Monday, March 30, 2009

Venezuela and Iran meet to discuss joint projects

The higher-ups of Venezuela and Iran's respective governments met in Caracas to go over a handful of planned joint-projects. The meeting was headed by the foreign ministers of Iran and Venezuela, Manouchehr Mottaki and Nicolás Maduro according to this report from the Latin American Herald.

Another issue which was discussed was the potential of the creation of a Venezuelan-Iranian Investment Fund. The ultimate goal of a such would be to promote the exchange of raw material for technology, technology projects, the construction of a cement factory, projects in the energy sphere and the construction of machinery plants which would produce tractor and other auto parts."

Chavez went one step further and explained “I’m going to Iran to continue fortifying relations with Iran, because among other things we’re installing the Iranian-Venezuelan bank."

For a country like Iran this sounds like a pretty sweet deal. After years of relative isolation from the global community and market place Iran has become pretty good at producing a variety of goods domestically. Exchanging the skills Iran developed over the years for economic and technological benefits from Venezuela is a great way to exploit your skills and services that are otherwise unwanted anywhere in the world outside of lawless Iraq.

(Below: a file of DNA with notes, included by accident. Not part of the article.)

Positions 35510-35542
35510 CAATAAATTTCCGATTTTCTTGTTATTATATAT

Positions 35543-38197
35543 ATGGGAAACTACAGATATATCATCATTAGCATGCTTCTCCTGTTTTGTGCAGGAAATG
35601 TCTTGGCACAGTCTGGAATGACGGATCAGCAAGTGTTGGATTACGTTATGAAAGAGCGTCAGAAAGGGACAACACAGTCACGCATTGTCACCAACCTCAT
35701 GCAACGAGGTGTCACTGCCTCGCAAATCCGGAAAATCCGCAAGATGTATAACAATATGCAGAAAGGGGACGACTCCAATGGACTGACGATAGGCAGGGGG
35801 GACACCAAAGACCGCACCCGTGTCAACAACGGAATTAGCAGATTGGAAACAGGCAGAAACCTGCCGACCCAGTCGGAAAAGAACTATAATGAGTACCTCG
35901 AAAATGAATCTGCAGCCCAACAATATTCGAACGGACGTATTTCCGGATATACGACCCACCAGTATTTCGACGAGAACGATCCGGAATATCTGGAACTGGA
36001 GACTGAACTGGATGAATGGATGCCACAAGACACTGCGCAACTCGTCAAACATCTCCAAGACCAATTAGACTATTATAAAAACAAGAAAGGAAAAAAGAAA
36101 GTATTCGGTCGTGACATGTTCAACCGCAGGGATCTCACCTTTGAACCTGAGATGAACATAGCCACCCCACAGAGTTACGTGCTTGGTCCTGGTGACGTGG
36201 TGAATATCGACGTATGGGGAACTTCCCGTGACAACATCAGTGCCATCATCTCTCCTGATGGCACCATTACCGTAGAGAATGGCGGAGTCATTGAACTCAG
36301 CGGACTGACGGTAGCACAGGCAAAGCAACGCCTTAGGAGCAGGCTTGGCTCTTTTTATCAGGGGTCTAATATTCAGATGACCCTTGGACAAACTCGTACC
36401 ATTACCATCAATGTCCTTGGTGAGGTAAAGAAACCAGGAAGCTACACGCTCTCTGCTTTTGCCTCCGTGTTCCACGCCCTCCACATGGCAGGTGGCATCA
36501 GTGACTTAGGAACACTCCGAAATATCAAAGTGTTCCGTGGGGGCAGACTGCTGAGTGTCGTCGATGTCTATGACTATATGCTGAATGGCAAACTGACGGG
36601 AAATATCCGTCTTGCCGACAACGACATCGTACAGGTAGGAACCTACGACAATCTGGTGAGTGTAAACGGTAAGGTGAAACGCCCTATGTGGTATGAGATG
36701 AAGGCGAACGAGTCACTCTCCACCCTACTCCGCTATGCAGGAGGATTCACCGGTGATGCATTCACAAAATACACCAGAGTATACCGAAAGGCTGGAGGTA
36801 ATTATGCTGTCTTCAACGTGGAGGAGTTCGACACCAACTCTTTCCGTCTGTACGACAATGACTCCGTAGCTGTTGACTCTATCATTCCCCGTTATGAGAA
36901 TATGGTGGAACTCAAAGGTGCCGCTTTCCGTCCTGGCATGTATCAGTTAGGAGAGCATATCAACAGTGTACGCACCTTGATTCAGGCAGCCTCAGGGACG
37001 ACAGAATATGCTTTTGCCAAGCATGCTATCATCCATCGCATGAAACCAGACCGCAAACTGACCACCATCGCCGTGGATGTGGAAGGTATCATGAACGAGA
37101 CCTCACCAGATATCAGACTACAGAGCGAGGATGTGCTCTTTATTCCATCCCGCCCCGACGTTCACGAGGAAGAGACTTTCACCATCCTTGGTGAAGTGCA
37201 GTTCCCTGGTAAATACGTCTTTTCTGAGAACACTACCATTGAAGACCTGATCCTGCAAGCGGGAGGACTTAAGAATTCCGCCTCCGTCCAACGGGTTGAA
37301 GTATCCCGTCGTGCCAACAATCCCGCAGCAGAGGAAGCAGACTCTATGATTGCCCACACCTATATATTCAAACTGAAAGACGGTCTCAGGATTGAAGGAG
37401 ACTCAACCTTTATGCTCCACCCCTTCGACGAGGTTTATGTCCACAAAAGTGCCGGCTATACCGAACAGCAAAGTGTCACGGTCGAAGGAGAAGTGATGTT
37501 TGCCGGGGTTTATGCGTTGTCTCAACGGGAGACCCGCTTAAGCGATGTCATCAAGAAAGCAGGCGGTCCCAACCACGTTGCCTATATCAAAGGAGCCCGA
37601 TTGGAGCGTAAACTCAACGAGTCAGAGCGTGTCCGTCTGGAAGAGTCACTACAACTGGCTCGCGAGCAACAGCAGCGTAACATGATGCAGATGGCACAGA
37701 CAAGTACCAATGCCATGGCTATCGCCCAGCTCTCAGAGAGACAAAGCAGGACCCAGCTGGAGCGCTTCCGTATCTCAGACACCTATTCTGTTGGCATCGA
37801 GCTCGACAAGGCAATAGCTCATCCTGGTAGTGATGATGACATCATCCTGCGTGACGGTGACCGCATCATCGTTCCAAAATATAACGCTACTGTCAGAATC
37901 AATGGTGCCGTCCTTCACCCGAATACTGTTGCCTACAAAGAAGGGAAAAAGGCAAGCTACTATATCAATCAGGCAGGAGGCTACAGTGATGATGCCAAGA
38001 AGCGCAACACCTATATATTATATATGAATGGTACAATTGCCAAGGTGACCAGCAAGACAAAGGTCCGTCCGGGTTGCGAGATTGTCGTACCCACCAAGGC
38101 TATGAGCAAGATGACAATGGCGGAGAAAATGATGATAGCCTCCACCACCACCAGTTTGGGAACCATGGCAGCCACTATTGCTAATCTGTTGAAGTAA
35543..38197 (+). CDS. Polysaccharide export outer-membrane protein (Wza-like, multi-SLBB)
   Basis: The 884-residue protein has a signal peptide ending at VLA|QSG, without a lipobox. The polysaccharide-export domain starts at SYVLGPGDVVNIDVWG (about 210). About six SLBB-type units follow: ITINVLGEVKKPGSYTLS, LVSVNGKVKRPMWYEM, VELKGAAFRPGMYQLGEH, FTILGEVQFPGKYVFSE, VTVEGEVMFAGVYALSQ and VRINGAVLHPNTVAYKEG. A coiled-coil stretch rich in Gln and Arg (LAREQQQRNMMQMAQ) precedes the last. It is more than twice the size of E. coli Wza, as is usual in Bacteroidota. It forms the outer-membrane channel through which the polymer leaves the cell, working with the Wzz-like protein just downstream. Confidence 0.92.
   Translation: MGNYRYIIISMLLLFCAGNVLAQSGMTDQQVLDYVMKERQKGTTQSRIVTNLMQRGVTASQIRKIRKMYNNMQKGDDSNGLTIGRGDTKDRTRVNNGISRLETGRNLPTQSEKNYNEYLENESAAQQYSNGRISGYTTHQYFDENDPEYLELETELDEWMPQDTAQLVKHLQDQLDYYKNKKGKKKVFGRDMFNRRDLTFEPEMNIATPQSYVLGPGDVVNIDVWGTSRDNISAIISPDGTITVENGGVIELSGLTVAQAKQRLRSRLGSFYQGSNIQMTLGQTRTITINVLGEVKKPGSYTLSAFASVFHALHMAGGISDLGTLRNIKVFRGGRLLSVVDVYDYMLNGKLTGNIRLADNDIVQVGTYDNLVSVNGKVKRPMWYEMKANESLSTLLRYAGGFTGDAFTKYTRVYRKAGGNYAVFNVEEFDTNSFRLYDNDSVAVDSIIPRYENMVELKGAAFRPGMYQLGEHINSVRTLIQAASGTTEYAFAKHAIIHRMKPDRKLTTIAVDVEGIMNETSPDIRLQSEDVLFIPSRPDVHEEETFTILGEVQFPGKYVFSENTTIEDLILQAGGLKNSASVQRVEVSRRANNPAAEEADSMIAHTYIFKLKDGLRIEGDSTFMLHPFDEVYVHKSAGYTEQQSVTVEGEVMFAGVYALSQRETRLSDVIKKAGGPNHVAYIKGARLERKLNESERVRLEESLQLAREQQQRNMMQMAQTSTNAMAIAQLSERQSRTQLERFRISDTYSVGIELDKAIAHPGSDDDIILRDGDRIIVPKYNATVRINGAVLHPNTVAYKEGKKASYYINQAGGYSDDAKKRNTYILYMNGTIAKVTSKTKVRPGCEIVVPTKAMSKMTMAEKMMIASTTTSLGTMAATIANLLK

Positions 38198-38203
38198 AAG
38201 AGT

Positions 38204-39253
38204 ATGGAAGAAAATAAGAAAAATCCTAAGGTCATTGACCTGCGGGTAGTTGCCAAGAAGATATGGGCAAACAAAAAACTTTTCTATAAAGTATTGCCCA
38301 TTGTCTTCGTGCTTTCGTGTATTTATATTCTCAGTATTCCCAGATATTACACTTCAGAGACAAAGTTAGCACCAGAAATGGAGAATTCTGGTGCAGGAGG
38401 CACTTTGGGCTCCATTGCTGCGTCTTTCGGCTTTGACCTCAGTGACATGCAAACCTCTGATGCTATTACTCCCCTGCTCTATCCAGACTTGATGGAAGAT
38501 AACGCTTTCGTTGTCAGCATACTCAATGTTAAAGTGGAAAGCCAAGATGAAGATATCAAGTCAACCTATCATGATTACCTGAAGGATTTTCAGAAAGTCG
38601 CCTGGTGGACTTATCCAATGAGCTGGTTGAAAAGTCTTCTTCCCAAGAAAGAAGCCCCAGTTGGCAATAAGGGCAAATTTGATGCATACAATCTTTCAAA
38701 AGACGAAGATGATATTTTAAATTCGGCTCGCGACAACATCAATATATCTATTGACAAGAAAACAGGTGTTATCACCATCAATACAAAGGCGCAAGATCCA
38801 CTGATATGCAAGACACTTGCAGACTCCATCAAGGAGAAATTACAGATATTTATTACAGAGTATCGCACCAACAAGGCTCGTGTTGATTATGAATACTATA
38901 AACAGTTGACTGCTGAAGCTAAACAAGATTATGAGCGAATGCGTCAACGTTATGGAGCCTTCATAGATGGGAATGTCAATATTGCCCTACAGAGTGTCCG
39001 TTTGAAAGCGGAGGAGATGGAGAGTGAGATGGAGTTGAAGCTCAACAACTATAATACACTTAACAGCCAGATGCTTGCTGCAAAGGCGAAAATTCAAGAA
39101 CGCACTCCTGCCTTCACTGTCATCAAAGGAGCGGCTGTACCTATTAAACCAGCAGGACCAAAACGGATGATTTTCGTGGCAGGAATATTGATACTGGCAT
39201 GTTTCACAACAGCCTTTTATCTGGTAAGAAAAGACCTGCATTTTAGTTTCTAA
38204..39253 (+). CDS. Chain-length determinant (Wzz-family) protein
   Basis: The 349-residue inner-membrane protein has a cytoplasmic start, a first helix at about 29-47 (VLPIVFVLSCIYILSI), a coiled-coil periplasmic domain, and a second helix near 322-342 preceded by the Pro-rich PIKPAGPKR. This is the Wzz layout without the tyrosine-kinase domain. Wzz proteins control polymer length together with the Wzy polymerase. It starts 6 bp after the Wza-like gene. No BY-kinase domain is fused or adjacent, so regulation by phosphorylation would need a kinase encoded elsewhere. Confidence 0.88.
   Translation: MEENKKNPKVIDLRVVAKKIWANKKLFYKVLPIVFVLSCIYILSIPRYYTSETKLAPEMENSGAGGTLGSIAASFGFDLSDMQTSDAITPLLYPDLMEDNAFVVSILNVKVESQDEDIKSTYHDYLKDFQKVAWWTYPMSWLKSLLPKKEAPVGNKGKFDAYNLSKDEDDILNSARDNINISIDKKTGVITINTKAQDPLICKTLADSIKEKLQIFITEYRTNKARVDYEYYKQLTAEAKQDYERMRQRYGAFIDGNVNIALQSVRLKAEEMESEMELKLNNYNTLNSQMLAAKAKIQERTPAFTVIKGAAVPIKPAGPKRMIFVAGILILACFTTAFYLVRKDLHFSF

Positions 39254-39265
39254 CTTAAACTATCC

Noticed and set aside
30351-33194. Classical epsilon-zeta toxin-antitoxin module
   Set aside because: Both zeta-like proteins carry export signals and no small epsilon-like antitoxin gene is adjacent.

For Venezuela on the other hand, increasing levels of economic, technological or political cooperation with a country like Iran can yield no net benefit. The world will only further ostracize Venezuela and demonize Hugo Chavez for this.

I feel for the innocent Venezuelans who where simply fun loving, baseball playing, oil exporting Latino's a few years back... Now Venezuelan friends of mine are canceling weddings and family reunions here in New York City because of either

a) their families have suddenly been denied visas or,

b) the new rules which limit the amount of cash Venezuelan's can take out of the country just SLIGHTLY hinder a expensive life event like a wedding.

For Venezuelan's this must hurt, especially considering until a decade ago securing a U.S visa for a Venezuelan was far easier than for a Peruvian, Ecuadorian Mexican or Salvadorian.